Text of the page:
A section of Kenyan motorists will be forced to pay more at the fuel pumps after the Energy and Petroleum Regulatory Authority (EPRA) increased the price of Super Petrol in their latest monthly review of maximum retail prices of petroleum products, which will be in force from March 15, 2023, to April 14, 2023.
During the period under review, the maximum allowed petroleum pump price of Super Petrol increases by Sh2.00 per litre, while that of Diesel and Kerosene remain unchanged.
The prices are inclusive of the 8 per cent Value Added Tax (VAT) in line with the provisions of the Finance Act 2018, the Tax Laws (Amendment) Act 2020, and the revised rates for excise duty adjusted for inflation as per Legal Notice No. 194 of 2020.
The average landed cost of imported Super Petrol decreased by 0.06 per cent from US$659.87 per cubic metre in January 2023 to US$659.47 per cubic metre in February 2023; Diesel decreased by 2.52 per cent from US$779.49 per cubic metre to US$759.88 per cubic metre while Kerosene decreased by 1.51 per cent from US$774.99 per cubic metre to US$763.28 per cubic metre.
The price of diesel has been cross subsidized with that of Super Petrol while a subsidy of Sh23.49 per litre has been maintained for Kerosene to cushion consumers from the high prices.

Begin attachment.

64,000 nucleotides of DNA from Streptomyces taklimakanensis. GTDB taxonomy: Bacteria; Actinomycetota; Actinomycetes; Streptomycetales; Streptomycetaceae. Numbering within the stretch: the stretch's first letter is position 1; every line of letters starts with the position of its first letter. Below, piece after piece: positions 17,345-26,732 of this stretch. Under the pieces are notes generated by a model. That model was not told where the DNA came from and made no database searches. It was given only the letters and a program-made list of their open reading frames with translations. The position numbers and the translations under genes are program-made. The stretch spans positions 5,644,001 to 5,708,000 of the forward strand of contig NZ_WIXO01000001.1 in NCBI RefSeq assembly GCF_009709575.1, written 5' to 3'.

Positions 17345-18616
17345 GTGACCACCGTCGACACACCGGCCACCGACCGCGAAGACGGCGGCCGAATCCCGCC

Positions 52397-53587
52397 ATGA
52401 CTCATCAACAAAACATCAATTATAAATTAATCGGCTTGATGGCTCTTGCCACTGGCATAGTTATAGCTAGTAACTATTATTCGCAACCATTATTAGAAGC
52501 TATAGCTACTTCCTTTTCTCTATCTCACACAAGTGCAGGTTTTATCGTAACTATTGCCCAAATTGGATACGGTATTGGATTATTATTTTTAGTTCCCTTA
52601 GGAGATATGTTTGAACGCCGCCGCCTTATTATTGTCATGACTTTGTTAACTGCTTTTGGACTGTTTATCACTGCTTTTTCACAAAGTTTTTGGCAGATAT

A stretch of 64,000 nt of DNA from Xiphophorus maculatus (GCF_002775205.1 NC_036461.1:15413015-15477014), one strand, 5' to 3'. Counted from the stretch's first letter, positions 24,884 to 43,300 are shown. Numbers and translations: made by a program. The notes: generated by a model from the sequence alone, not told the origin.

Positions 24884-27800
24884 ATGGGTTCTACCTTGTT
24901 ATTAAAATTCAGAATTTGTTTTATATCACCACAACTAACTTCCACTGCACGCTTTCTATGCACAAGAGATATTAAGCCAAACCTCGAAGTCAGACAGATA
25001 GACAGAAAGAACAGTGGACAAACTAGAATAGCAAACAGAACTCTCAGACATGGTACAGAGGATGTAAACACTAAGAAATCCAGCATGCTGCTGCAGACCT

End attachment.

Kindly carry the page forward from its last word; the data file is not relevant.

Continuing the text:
The Free On board (FOB) price of Murban crude oil lifted in February 2023 was posted at US$ 80.11 per barrel a decrease of 11.87 per cent from USS 90.90 per barrel in January 2023.
Over the same period, the mean monthly US Dollar to Kenya Shilling exchange rate depreciated by 2.56 per cent from Sh130.64 per USS in January 2023 to Ksh. 133.98 per US$ in February 2023.
The change in the price of Super Petrol comes as the country is experiencing tough economic times caused by several prevailing factors and citizens are complaining about the high cost of living as they cannot afford basic needs.